Economics of Brexit

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    The biggest threat to the City of London is now uncertainty

The biggest threat to the City of London is now uncertainty

Uncertainty is now the biggest threat to the City of London, writes Simeon Djankov. It is not simply a question of whether changes to financial regulation will deter business, but whether the government can deliver on its promises to cut corporate taxes, reform immigration while letting in talent and make corporations more transparent without putting off foreign investors. In […]

Foreign direct investment will remain robust post-Brexit

The UK has been one of the top recipients of FDI among advanced economies and the biggest recipient of FDI flows into the EU. The long-term impact of Brexit is still subject to uncertainty. However, there are reasons to suppose that FDI into the UK will remain robust, especially by companies servicing UK and non-European markets, writes Laza Kekic.

According to […]

Video: Labour markets, welfare & the portability of rights

The world faces major uncertainties –  economic (another economic crisis?), political (instability in the Middle East), environmental (climate change), societal (population ageing) and technical (nuclear safety). To those, add uncertainties connected with Brexit and in connection with the new US administration. In the face of those uncertainties, the welfare state – one of whose major purposes is risk sharing […]

Division, austerity, the gig economy: migration isn’t our biggest labour market problem

Policymakers are beginning to wake up to the cold reality of what Brexit means for immigration. They are right to be alarmed, says Emma Carmel. The gig economy and London’s growth as a financial centre have changed Britain’s labour market radically. Trying to manage it through visas and work permits will stretch a state already buckling under the strain of austerity.

Recent […]

Predictions of Brexit’s impact on finserv have been greatly exaggerated

Brexit will devastate the City and harm European finance – or will it? Wolf-Georg Ringe thinks not. He points out that the EU has shown remarkable flexibility in the past as it tried to fend off financial meltdown. It has ignored state aid rules in order to bail out banks, for example. The deal eventually reached between the UK […]

The economics of Brexit needn’t be quixotic: towards a green industrial strategy for Britain

What remains of Britain’s manufacturing base will suffer outside the single market, write Afzal S. Siddiqui (left) and Max Hänska. Theresa May knows this, but has nonetheless promised to leave it because of the prevailing anti-immigration, inward-turning mood. She would do better to invest in renewable energy technologies – a policy which, as well as enabling the UK to export clean energy, […]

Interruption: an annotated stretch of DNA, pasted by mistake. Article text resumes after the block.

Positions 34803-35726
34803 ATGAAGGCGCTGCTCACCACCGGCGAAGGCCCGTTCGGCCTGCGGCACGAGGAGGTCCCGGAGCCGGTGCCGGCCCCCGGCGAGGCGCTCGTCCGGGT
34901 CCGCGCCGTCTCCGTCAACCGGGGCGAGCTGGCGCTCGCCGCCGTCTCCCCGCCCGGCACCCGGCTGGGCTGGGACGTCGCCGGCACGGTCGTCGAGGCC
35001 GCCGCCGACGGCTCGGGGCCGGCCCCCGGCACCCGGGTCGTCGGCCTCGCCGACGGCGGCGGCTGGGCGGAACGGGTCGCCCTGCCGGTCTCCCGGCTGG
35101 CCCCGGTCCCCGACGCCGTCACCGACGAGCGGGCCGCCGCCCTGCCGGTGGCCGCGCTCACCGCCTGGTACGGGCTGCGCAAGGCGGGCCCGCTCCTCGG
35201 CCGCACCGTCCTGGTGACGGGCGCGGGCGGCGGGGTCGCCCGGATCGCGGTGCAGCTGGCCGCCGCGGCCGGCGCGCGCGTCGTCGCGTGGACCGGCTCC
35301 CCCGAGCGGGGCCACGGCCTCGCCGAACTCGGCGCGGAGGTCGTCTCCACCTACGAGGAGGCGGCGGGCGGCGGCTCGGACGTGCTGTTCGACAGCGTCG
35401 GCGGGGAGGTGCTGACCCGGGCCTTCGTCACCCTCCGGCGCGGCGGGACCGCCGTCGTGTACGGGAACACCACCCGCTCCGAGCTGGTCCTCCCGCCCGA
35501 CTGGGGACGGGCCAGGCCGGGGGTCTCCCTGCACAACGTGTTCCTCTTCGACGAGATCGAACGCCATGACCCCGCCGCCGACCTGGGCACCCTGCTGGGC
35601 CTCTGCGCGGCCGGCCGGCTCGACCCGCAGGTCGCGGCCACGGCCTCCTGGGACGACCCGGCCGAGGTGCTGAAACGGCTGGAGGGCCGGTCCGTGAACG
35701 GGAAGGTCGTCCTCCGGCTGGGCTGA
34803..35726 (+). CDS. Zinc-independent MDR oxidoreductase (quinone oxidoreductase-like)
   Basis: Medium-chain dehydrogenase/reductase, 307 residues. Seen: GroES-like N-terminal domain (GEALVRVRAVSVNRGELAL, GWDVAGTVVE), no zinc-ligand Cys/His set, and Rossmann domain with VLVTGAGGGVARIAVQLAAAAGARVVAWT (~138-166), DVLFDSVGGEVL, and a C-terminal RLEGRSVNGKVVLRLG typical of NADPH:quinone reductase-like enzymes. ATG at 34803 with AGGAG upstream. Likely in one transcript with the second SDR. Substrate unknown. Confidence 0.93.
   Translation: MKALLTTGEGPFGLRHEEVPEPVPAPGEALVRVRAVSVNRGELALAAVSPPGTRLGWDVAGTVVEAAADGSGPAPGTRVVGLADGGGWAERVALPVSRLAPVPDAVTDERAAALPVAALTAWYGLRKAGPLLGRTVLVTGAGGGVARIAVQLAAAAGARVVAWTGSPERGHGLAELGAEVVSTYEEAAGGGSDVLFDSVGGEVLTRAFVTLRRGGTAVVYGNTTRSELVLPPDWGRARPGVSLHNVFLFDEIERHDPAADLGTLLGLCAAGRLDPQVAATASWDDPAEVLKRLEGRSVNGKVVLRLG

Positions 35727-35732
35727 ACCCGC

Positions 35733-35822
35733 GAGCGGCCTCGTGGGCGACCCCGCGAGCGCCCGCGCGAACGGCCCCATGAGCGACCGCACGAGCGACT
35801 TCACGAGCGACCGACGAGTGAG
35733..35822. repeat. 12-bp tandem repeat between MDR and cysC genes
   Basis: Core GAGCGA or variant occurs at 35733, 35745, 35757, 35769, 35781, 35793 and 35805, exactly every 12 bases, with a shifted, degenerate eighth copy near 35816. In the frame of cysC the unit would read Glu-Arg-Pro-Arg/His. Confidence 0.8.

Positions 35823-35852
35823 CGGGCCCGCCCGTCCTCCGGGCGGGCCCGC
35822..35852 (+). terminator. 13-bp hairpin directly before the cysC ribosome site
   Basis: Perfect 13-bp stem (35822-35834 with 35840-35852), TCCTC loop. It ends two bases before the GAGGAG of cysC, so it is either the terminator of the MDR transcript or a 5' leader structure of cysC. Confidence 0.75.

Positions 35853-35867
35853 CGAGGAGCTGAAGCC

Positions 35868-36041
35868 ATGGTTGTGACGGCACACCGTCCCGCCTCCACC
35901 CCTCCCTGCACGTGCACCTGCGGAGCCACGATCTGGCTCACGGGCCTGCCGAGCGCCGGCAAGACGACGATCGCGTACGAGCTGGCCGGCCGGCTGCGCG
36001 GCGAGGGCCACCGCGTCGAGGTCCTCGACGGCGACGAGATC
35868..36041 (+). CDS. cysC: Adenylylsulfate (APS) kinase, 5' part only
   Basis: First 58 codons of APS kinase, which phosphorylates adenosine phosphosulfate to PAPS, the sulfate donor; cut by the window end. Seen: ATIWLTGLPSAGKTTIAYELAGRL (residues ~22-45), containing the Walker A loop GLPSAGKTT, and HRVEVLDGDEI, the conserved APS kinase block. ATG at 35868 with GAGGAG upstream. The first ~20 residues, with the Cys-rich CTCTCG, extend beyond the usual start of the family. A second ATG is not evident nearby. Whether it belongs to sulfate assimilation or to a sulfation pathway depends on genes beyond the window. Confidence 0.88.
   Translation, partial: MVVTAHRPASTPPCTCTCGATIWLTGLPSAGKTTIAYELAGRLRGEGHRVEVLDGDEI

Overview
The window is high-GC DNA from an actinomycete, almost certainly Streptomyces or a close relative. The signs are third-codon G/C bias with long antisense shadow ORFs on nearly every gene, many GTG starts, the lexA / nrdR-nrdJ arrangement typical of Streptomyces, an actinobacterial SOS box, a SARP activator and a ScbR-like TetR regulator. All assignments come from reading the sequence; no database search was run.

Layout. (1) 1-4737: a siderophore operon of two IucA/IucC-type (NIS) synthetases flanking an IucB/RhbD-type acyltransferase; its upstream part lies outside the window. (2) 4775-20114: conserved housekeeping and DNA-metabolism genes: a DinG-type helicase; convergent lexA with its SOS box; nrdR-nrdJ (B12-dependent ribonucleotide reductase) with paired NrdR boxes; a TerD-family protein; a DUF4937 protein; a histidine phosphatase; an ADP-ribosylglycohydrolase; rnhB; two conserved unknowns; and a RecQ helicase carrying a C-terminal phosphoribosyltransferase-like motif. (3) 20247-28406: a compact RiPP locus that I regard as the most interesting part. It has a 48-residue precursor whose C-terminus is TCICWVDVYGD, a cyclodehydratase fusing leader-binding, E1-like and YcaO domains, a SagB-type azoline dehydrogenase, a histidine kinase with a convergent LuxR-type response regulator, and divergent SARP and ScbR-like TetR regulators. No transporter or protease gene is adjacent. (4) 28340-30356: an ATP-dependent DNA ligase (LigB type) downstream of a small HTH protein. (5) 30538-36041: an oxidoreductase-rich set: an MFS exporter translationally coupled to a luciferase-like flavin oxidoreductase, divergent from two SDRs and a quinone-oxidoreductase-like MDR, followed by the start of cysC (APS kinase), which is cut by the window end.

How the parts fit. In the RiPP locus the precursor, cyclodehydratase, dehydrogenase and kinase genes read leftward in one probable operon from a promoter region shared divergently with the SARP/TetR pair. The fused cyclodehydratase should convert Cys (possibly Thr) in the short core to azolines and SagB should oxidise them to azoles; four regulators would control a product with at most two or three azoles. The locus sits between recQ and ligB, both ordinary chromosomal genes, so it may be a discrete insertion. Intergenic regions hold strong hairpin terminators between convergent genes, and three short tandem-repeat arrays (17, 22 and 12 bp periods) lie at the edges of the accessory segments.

Video: what economic future for the EU and for the UK?

Why have economic forecasts on Brexit proved so wrong? What future for the EU club and for the UK? And what can we say about the general economic outlook? A lecture by Iain Begg, Francisco Torres, and Lorenzo Codogno from the LSE European Institute – delivered as part of the LSE’s lecture series ‘Brexit: Implications for the UK, the EU and the international […]

‘Hurricane Brexit’ – or why economists should admit they can’t always get it right

The Bank of England’s chief economist recently said his profession was “to some degree in crisis” over its failure to predict the 2008 financial crash and – to a lesser extent – the apparent resilience of the UK economy after the Brexit vote. Dimitri Zenghelis looks at how economic forecasting works and explains that its models are not infallible. […]

What trading outside the Single Market looks like

Once the UK has left the Single Market – and assuming it does not join EFTA or negotiate a bespoke deal with the EU – it will have to revert to World Trade Organisation membership. In this extract from its latest report, the LSE Growth Commission explains that in the absence of bilateral deals this will mean determining a universal […]

Britain’s got bills – but will we pay? Settling our EU budget obligations

Settling our financial obligations to the EU could cost up to €6obn. Iain Begg explains why the figure is so high, looks at whether there is much scope for negotiation and asks what would happen if Britain simply refused to pay.

As many a preacher has declaimed, citing Timothy 6:10 from the Bible, ‘the love of money is the root […]